Here’s how – take a medium-sized heavy-based pot and put it on the heat. You’ll want this pan to heat up for at least ten minutes and be screaming hot (turn that kitchen fan on); meanwhile, in a blender, blend the oil, spinach and half the sage (25g) until the leaves have broken down into the oil and everything has been fully blended (about three minutes). Next is what seems the counter-intuitive step – pour this oil and leaf mixture, carefully and confidently, into your very hot pan. Be warned – this will generate a lot of steam, bubbling and noise.

You want to stir this hot oil mixture with a spatula until all bubbles have ceased – this means that the water has been driven out the oil and will allow us to preserve the colour and flavour of the oil for longer. When this happens, drop in the remaining sage leaves and pour the contents into a heatproof bowl set over a bigger pan filled with ice and water. Stir this every five or so minutes. Once the oil is cooled, strain through a double layer of muslin and keep cold in the fridge (ideally in a squeezy bottle).

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On the day

We need to mix the carrot buttermilk, so take the carrot juice reduction and mix this with the buttermilk, salt and lemon juice to get an awesome carrot buttermilk. It should be sweet and salty with a hint of that vegetal carrotyness. The best part is that it should be a beautiful pastel orange colour.

Next, we need to take the carrots and quarter them lengthwise so we get nice long batons. These will be grilled later so they’re warm when we serve them.

Whip up the vinaigrette – in an old jam jar or into a squeezy bottle go all the ingredients bar the oil. Give it a good shake to dissolve the honey and mustard in the vinegar. Once this is done, add the oil and shake again. Set aside, we’ll re-shake this when we use it later.

We also need to fry sage – we can do this in a deep fat fryer or in a little pot with oil. Heat the oil to 180 degrees and fry the sage leaves. If you’re doing this in a little pot, I’d fry them 2-3 at a time and remove with tweezers or chopsticks. If you’re going deep fat fryer, throw all the leaves in. The sage only needs about 20-30 seconds of frying, then out on to kitchen paper and seasoned with some salt. Ensure the leaves have room to drip their oil off and for evaporation of water in the leaf to finish. This should give us lovely sage crisps.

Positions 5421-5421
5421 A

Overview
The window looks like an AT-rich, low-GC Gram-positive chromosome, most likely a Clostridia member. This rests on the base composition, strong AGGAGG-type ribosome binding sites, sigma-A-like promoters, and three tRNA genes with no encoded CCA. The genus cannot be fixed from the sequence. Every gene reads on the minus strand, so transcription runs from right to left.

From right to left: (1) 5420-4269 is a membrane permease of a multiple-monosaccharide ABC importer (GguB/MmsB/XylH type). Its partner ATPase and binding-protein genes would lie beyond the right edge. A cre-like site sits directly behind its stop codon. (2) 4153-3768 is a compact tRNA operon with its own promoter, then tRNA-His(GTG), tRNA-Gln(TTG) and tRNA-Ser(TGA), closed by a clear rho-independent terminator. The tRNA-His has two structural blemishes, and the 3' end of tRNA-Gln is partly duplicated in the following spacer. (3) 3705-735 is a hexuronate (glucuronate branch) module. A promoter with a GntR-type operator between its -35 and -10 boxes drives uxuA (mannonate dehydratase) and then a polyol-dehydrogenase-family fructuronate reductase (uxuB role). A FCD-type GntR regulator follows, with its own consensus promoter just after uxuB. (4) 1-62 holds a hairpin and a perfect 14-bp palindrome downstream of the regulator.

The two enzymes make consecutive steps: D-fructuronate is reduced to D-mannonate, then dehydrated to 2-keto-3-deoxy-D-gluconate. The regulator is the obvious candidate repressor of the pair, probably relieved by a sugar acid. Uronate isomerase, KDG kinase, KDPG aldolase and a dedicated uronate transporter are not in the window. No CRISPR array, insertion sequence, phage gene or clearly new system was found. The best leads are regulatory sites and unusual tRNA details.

To serve

We first need to get the grill or griddle pan ready to go – this dish is perfect if you’ve already got the barbeque on. Take your carrots and use 6-7 batons per person, dress in a little veg oil and grill until they have some nice charred marks. They are already cooked and so only need 3-4 minutes on the grill to warm through. Remove from the grill, shake up the vinaigrette and liberally coat the carrots in the vinaigrette.

On the plate (or on a big platter in the middle of the table), pile up the carrot spears, place some buttermilk on the plate as a kind of dipping sauce and drizzle over the green sage oil for that visual contrast. Top this off with a few crispy sage leaves and a good amount of grated cheese and a few sprinkles of crunchy sea salt.

Ashley Walters
Photograph: Udoma Janssen

Discover our Black LDN series

We’re all about championing the people, communities and businesses that make London such an incredible city. And that’s just one of the reasons why we’ve created this hub dedicated to some of the Black-owned businesses we love, in partnership with Google. Here you’ll find everything from profiles of business owners to a very cool interview with Ashley Walters – the guest editor of our latest mag, which is dedicated to Black-owned businesses. We think you’ll like it.

And remember: just because we may not be able to visit these businesses right now, there are still plenty of ways you can show your love. Click-and-collect, order takeaways, buy online and give them a Google review.